NOTE: Sam Webb spoke along with others, including Leo Gerard at a memorial in Pittsburgh for United Steelworkers founder, and longtime Communist leader, George Edwards.
I am honored to be here and to be able to say a few words about George ... my dear friend and comrade.
Let me begin by expressing my heartfelt love and solidarity to his partner Denice and family. You feel the loss the deepest, but be assured that all of us gathered here and many more around the country are profoundly saddened by George's passing as well as inspired by the spirit and legacy that he leaves behind.
I also want to thank President Gerard and the steelworkers union for hosting this memorial at your headquarters. There is no better place to celebrate George's life.
This union meant everything to him. Up until his health made it impossible, nothing made George happier than to volunteer his labor at this building. Here he could do his part in fighting to advance the goals of this great union.
George was proud of every union fighting the good fight against corporate greed and right wing extremism, but he was especially proud of this union and its leadership which he felt was breaking new ground in the fight for the interests of our nation's multi-racial, male and female working class.
In fact, if he were with us now, he would be singing its praises in making possible the great victory that working people and their allies scored with the reelection of President Obama for a second term.
During the nearly 35 years that I knew George he always amazed me at the many hats that he wore - gardener, wilderness enthusiast, photographer, camper, chef, sports fan, environmentalist, avid reader, mentor to young workers, and sculptor ... but the main hat that he wore so well and so long was that of a union activist against corporate power. He punched into the class struggle at an early age and only punched out when his heart stopped beating.
Some ask: where did all that get up and go come from? To me the answer is simple.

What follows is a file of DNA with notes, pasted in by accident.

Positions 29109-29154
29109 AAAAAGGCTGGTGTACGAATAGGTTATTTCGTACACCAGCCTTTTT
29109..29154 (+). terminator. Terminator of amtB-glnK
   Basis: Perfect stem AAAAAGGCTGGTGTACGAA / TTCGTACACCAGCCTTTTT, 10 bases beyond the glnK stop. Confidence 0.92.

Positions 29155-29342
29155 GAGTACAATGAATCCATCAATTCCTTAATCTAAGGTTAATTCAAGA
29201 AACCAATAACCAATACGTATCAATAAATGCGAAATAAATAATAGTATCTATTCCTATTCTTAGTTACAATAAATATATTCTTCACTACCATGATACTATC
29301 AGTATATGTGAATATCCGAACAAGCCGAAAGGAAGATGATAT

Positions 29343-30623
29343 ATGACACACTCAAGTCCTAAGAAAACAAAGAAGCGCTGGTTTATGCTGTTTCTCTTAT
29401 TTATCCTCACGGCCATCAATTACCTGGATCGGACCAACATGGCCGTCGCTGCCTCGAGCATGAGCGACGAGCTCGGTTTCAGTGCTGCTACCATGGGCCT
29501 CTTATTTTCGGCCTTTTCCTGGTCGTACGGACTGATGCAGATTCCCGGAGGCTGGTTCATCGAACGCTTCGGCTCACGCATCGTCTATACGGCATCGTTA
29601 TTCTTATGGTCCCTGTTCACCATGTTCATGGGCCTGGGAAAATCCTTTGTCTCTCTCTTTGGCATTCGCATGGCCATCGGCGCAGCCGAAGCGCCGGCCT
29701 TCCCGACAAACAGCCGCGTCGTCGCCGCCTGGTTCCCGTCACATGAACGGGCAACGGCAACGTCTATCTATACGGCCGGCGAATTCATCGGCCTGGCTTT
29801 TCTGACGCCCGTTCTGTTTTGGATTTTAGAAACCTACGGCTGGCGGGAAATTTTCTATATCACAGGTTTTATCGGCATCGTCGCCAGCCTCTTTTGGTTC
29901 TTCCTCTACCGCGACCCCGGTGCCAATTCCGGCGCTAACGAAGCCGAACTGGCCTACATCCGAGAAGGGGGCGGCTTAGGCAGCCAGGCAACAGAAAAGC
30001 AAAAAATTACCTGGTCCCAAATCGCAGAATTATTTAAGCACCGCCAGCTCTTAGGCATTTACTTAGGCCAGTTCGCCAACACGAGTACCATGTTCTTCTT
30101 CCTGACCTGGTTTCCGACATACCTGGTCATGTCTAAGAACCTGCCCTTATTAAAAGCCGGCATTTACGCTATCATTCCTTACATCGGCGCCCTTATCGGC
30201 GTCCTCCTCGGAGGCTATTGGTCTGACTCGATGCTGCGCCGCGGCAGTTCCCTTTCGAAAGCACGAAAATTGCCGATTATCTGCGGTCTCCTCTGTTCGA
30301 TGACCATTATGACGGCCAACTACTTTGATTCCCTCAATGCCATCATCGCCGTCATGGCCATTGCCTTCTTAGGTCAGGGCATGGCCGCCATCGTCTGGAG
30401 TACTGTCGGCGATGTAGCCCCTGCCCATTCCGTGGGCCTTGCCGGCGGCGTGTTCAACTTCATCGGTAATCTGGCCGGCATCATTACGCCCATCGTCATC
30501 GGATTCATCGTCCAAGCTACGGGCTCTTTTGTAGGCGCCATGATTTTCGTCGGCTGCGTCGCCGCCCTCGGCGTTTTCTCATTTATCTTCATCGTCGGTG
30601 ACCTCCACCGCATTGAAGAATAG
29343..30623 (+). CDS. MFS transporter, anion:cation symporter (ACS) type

His nearly inexhaustible source of energy even as an old man came from his belief that his cause was just and righteous. It came from his belief that the 99 per cent are the real creators of wealth and would do a better job running the country than the 1 per cent. It came from his belief that a united working class had the power to bring the multi-national corporations to their knees.
And it came from a belief that there was enough wealth, natural resources, and technological know-how ready at hand to make it possible for every inhabitant on our fragile planet to live a decent and secure life, not having to worry about what tomorrow may bring.
As I mentioned, George would have been thrilled by the election outcome. At the same time he would have reminded us that our work isn't yet done.
He would be the first to say that the right wing and corporate America have been defeated, but will live to fight another day. Thus the road ahead will be bumpy and contentious, beginning with the fight over how to solve our fiscal problems, which are real, but not as real as the jobs crisis, which, George would tell us, should be the nation's top priority.
George lived a long, eventful, and fulfilling life. Most of us have some regrets as we look back over our lives, and I'm sure George had his; things that he would have done differently if he could rewind the clock.
But what stands out for me is that he tried to do the right thing; he had a big heart; he always had the back of working men and women; and he loved his family, his neighbors, his union brothers and sisters, his comrades, and his country.
He will be missed, but he will live on in our hearts as we continue to fight for a more just, equal and peaceful world.